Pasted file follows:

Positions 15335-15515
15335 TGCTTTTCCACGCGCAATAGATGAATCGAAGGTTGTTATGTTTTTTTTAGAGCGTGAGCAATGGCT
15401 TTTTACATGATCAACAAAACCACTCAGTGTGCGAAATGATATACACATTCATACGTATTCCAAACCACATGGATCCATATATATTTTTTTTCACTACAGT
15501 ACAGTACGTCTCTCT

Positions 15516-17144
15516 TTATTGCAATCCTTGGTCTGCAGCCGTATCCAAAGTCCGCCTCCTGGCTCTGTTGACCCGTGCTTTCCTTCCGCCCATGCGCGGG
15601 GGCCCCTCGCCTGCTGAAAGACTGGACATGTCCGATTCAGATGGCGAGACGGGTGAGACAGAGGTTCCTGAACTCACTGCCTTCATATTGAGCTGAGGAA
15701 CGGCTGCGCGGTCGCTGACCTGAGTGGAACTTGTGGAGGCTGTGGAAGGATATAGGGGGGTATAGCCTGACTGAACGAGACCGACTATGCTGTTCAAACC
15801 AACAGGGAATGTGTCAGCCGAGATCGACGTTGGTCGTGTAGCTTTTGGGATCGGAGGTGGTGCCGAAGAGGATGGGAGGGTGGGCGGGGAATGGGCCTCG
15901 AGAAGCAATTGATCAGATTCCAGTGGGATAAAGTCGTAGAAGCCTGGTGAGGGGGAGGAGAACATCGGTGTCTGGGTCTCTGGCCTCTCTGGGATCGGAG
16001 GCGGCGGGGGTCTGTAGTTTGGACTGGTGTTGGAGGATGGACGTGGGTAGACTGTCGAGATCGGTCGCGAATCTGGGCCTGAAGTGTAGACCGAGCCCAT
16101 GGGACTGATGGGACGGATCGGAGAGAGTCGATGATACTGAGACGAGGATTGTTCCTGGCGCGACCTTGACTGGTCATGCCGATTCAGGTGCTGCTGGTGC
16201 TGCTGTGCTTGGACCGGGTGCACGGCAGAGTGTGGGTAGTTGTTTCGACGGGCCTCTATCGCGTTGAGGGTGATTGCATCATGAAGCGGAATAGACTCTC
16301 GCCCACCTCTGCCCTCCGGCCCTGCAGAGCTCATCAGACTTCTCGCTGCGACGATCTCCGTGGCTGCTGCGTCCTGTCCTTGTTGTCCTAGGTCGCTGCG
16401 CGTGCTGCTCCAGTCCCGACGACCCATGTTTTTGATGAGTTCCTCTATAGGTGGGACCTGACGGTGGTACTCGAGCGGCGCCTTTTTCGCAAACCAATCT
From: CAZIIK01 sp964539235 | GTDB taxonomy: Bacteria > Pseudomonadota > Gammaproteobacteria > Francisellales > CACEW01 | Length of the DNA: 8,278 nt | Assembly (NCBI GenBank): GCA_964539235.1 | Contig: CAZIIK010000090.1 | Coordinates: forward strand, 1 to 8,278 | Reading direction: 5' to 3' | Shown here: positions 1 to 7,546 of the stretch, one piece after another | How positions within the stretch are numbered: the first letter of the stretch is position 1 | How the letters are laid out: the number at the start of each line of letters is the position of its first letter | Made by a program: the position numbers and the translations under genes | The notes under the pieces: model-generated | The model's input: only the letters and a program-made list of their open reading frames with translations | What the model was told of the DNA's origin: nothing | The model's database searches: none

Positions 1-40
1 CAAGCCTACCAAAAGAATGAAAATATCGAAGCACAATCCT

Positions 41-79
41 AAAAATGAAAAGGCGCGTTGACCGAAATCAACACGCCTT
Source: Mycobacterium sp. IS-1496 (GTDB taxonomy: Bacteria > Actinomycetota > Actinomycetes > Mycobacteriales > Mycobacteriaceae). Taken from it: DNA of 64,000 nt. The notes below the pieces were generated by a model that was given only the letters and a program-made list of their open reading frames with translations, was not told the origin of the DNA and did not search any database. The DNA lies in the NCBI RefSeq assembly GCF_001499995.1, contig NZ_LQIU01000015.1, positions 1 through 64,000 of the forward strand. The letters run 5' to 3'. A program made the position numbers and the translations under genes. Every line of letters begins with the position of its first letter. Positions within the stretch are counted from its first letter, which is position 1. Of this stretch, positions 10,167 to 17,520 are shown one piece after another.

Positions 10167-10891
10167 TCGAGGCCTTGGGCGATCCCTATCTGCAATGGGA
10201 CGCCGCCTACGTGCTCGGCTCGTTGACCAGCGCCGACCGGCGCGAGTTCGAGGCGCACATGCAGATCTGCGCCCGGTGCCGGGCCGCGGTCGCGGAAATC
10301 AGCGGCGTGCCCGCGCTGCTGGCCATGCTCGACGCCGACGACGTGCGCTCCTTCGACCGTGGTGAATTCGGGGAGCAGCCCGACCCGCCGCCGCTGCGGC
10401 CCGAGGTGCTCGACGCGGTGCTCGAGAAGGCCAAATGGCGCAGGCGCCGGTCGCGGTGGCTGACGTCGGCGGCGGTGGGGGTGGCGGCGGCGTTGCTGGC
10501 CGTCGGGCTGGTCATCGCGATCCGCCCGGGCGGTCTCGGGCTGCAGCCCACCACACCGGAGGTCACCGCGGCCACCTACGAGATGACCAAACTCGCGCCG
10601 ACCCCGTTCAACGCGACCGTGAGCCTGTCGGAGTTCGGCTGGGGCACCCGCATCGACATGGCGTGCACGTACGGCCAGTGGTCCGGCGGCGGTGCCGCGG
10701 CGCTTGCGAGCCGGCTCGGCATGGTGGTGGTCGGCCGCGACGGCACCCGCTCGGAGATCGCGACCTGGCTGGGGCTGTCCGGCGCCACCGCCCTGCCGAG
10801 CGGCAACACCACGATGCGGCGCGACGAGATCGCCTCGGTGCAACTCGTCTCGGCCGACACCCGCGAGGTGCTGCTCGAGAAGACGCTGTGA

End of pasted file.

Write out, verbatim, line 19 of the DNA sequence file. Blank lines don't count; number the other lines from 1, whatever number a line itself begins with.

Positions 41-79